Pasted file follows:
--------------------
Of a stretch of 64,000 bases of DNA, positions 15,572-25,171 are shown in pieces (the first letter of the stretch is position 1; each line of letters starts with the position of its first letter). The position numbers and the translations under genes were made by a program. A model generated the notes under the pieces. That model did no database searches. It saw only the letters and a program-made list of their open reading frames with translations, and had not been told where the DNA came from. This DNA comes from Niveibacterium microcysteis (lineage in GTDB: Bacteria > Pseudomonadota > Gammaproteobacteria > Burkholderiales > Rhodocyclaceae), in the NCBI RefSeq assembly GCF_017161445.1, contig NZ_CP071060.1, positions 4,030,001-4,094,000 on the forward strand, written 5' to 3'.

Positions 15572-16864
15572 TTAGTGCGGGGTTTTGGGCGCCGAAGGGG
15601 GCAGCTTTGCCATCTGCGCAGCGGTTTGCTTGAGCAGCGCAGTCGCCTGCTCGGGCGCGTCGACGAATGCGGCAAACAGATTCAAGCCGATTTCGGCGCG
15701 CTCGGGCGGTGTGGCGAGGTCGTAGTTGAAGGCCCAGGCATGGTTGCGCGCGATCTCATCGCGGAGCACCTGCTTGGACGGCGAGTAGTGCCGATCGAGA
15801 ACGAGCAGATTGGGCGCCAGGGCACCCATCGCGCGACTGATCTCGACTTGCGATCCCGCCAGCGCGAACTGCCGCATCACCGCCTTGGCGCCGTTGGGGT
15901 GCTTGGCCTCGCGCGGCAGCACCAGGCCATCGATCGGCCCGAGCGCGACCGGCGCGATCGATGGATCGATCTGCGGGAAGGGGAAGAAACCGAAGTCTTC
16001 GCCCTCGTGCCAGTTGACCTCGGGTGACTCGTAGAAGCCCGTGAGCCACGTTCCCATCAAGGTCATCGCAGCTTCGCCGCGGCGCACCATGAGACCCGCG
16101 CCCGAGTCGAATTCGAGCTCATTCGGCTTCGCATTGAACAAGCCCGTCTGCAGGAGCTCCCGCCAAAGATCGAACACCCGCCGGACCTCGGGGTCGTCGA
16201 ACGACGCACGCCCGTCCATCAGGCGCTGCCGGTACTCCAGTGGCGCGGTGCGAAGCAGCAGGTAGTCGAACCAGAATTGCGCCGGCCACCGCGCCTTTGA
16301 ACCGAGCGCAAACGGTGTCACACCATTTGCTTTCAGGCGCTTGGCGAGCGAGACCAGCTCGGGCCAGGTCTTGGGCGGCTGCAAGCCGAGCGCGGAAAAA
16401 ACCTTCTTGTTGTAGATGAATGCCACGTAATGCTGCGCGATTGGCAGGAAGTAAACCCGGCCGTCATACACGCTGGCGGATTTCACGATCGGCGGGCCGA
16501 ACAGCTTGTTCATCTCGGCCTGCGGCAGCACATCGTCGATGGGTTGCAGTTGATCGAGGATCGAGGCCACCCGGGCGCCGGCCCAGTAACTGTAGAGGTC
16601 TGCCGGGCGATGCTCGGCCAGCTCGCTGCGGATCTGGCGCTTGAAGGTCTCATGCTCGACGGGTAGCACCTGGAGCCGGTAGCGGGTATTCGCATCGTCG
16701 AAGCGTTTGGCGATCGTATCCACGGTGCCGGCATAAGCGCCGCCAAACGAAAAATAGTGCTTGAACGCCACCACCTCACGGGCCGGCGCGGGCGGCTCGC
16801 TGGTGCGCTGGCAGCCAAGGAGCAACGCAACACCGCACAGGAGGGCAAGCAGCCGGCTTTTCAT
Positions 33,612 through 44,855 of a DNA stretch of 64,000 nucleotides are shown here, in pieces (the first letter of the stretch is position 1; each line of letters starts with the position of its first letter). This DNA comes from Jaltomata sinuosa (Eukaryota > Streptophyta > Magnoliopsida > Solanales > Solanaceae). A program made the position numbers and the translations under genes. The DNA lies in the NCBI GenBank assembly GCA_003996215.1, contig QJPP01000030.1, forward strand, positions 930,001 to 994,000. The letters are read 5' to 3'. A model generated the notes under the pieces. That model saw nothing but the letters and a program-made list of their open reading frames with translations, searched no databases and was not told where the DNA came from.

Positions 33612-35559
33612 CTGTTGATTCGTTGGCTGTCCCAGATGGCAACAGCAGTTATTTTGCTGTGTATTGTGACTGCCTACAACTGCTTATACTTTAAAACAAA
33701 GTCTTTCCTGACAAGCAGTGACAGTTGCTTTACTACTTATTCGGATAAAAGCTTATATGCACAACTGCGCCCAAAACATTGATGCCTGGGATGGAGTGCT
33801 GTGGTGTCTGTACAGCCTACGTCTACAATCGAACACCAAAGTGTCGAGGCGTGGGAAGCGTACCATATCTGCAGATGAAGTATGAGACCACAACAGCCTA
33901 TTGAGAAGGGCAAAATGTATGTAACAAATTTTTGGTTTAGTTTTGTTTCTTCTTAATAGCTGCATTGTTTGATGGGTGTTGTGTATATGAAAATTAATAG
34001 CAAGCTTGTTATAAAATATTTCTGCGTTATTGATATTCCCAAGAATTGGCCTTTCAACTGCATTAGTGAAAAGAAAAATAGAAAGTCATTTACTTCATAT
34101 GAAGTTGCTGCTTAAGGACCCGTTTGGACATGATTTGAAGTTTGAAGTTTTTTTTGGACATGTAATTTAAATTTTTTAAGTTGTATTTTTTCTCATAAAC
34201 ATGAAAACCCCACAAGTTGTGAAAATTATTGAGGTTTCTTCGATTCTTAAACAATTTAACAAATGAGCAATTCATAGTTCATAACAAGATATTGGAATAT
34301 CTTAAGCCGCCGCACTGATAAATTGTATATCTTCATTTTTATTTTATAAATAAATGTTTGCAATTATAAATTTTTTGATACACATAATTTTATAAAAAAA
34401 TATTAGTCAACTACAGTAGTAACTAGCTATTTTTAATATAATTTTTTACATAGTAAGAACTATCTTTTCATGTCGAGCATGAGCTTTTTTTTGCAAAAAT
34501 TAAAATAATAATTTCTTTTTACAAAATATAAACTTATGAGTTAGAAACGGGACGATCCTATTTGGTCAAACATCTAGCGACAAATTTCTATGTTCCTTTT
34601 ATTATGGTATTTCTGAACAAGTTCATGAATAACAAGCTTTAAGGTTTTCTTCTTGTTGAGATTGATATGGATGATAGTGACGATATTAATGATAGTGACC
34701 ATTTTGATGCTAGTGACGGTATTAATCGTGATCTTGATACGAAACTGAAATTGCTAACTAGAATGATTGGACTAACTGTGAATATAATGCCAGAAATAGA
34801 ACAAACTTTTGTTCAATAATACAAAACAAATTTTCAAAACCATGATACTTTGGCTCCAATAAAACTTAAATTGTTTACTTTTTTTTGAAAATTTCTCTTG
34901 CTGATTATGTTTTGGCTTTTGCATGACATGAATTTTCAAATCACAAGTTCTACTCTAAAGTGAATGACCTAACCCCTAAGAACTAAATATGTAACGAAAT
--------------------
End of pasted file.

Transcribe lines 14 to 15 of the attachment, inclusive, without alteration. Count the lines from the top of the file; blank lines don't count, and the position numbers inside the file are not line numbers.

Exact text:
16601 TGCCGGGCGATGCTCGGCCAGCTCGCTGCGGATCTGGCGCTTGAAGGTCTCATGCTCGACGGGTAGCACCTGGAGCCGGTAGCGGGTATTCGCATCGTCG
16701 AAGCGTTTGGCGATCGTATCCACGGTGCCGGCATAAGCGCCGCCAAACGAAAAATAGTGCTTGAACGCCACCACCTCACGGGCCGGCGCGGGCGGCTCGC